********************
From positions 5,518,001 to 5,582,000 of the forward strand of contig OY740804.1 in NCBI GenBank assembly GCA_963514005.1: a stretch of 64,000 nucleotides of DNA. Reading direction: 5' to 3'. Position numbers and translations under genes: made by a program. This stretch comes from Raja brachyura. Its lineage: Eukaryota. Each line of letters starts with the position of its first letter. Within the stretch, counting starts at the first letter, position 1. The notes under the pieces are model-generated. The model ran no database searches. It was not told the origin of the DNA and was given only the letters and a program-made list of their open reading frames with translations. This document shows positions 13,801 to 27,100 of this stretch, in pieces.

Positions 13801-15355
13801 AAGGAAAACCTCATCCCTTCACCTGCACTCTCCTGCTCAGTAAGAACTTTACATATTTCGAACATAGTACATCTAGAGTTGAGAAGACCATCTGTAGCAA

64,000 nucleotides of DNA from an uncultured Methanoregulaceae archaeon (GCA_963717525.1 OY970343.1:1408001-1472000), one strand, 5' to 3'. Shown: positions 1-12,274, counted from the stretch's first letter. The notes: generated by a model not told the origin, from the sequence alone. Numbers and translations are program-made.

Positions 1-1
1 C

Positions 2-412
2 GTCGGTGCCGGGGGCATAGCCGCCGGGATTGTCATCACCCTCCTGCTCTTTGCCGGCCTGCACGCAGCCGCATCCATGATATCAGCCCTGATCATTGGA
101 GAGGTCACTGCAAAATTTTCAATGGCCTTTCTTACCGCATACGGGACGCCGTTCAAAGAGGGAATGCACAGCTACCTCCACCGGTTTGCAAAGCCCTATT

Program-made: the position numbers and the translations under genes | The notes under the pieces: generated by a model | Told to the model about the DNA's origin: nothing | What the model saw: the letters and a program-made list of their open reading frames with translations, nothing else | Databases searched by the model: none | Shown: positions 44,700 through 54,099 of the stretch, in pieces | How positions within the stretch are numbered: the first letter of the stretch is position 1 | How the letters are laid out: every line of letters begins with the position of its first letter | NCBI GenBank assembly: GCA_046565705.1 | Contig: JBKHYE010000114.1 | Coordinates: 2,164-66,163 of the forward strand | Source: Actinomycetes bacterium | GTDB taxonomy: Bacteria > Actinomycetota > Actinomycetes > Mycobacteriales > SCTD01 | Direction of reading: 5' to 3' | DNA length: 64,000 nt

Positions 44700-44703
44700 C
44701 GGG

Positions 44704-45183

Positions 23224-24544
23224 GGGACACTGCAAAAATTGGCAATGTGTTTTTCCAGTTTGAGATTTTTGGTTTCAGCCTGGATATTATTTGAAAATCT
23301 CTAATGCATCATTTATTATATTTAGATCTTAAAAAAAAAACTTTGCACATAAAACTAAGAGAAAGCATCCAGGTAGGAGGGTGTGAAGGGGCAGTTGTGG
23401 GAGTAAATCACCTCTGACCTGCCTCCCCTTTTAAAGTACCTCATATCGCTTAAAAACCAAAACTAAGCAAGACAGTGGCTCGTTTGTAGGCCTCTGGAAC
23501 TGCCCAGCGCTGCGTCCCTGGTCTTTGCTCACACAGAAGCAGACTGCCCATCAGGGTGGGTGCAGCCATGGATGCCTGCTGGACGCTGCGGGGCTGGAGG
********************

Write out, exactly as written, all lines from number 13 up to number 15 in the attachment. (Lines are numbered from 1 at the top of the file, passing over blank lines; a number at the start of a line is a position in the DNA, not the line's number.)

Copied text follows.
44701 GGG

Positions 44704-45183

Positions 23224-24544